CMA Awards 2017: All the Performances Ranked Worst to Best
The 2017 CMA Awards offered the usual wide range of musical options, encompassing performances from country stalwarts (Alan Jackson, Garth Brooks), today's radio hitmakers (Luke Bryan, Little Big Town), cross-generational pairings (Reba McEntire and Kelsea Ballerini, Brad Paisley and Kane Brown) and even a few pop interlopers: Pink showed up to promote her Beautiful Trauma album, and Niall Horan joined Maren Morris to duet on "Seeing Blind," which appeared on Horan's chart-topping Flicker LP. Here are Billboard's rankings of all the performances from worst to best.
Luke Bryan - "Light It Up"
Bryan wore all black onstage at the CMAs, a fitting outfit for a man with an angst-ridden single about the frustrations of communication in the modern age. "I get so neurotic about it, 'cause I know you're reading your phone," Bryan sang, but he's still better at projecting ease then distress.
Thomas Rhett - "Unforgettable"
Rhett moved between breezy acoustic verses and ringing, electric guitar-heavy hooks on "Unforgettable," co-written by aces from country (writers Shane McAnally and Ashley Gorley) and produced with crossover potential in mind by Julian Bunetta, best known for his work with One Direction. The performance was a low-stakes victory lap: Rhett's single hit No. 1 on Country Airplay this week.
Dan + Shay and Lauren Alaina - "Get Together" (The Youngbloods)
Not long after Little Big Town reiterated the power of kindness and love during their vocal group of the year acceptance speech, Dan + Shay and Lauren Alaina expressed a similar sentiment by covering the Sixties classic "Get Together:" "Come on people now, smile on your brother/ Everybody get together try to love one another right now." It seemed like overkill when the commercial that followed their performance also used the same Youngbloods' song.
Chris Stapleton - "Broken Halos"
After winning the album of the year award for From a Room: Volume 1, Stapleton took the stage at the CMA Awards to strum and rasp his way through "Broken Halos." He hit all his marks, but the performance felt a lot more dutiful than fun. Stapleton later won his third male vocalist of the year award.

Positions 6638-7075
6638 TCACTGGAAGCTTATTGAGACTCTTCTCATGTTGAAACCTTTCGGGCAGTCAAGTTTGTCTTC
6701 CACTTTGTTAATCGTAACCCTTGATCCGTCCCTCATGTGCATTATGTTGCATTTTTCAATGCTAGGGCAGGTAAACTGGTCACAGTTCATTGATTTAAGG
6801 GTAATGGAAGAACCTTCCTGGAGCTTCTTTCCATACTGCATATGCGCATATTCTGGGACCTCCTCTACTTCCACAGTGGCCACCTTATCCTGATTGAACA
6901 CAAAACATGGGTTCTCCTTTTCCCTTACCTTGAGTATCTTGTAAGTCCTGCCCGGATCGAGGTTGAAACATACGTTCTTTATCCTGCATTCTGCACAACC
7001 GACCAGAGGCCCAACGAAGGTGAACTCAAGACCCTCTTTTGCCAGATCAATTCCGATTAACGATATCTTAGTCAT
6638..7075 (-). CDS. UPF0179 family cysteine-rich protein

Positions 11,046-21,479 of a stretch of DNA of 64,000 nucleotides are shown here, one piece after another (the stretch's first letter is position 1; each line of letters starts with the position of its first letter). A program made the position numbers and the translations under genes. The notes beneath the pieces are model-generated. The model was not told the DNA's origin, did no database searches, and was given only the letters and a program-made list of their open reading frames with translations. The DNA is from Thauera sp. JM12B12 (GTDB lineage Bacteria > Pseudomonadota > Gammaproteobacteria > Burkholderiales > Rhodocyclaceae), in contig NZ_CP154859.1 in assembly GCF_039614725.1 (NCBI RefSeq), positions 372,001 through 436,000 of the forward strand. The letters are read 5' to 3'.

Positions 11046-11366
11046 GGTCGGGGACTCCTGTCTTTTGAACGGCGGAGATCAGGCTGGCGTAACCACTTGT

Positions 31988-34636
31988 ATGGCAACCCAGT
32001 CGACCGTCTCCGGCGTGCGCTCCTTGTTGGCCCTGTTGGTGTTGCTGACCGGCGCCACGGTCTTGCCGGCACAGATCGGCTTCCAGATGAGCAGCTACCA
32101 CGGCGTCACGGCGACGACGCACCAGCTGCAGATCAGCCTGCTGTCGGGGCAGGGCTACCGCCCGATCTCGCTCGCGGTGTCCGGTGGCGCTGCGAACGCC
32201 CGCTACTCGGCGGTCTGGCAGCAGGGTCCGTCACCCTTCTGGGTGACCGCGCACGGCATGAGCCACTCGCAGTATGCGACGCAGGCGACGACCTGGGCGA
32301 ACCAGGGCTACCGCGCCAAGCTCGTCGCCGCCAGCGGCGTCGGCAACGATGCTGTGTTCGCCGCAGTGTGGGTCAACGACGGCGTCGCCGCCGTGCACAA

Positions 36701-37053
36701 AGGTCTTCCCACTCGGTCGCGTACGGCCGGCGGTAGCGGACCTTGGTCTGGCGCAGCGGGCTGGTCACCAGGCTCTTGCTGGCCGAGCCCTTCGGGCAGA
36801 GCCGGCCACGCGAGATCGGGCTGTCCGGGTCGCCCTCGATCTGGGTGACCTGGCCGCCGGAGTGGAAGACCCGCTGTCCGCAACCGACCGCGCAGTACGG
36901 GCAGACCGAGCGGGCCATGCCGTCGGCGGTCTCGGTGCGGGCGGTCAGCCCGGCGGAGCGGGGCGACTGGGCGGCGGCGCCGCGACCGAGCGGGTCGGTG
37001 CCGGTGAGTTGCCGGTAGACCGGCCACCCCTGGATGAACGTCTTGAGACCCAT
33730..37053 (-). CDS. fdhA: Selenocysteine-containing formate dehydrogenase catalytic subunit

Old Dominion - "No Such Thing As a Broken Heart"
Old Dominion had a tough act to follow coming after Pink. Lead singer Matthew Ramsey worked the crowd and encouraged listeners to love without restraint, but the memory of Pink's "Barbies" still lingered.
Jon Pardi - "Dirt On My Boots"
Pardi triumphed by earning nominations next to veteran hitmakers like Keith Urban and Miranda Lambert in the single of the year and song of the year categories; he also took home the new artist of the year award. His performance of "Dirt on My Boots" was faithful and unremarkable, but he had already triumphed.
Kelsea Ballerini and Reba McEntire - "Legends"
"We were legends," Ballerini sang, and then a real-life legend strolled on stage: Reba McEntire, who ripped through her solo parts and graciously dialed it back during the harmonies. But Ballerini wanted the legend to shine, and as "Legends" ended, she stopped singing momentarily to leave the spotlight to her veteran collaborator.
Church kicked off the CMAs singing "Amazing Grace" a capella, almost entirely shrouded in shadow, with just enough light to illuminate his always-present aviators. It was a startling way to start a show that's full of glitz and bright lights, but it didn't last long: Church soon passed the baton to Urban and Rucker, who began singing Hootie and the Blowfish's 1994 hit. A verse later, Lady Antebellum and a choir chipped in. It was already a lot to take in, and then it seemed like every country singer in Nashville -- Thomas Rhett, Tim McGraw, Reba McEntire, Garth Brooks, Little Big Town, Luke Bryan, among others -- appeared onstage to sing the final chorus. It was a grand ending, but not as impactful as the lonely opening.
Brad Paisley and Kane Brown - "Heaven South"
Paisley offered a vision of sunny, carefree world as he traded verses with Kane Brown on "Heaven South." But the escapism clashed with an urgent, if oblique, speech from Little Big Town about changing the status quo through love and kindness moments before.
Keith Urban - "Female"
Urban chose to debut his new single "Female," billed as a response to the allegations of sexual harassment and rape against Harvey Weinstein, alone onstage at the CMA Awards. A number of female voices swirled through the background as Urban sang what he described as a "gospel soul prayer mantra, all rolled into one."
Eric Church - "Chattanooga Lucy"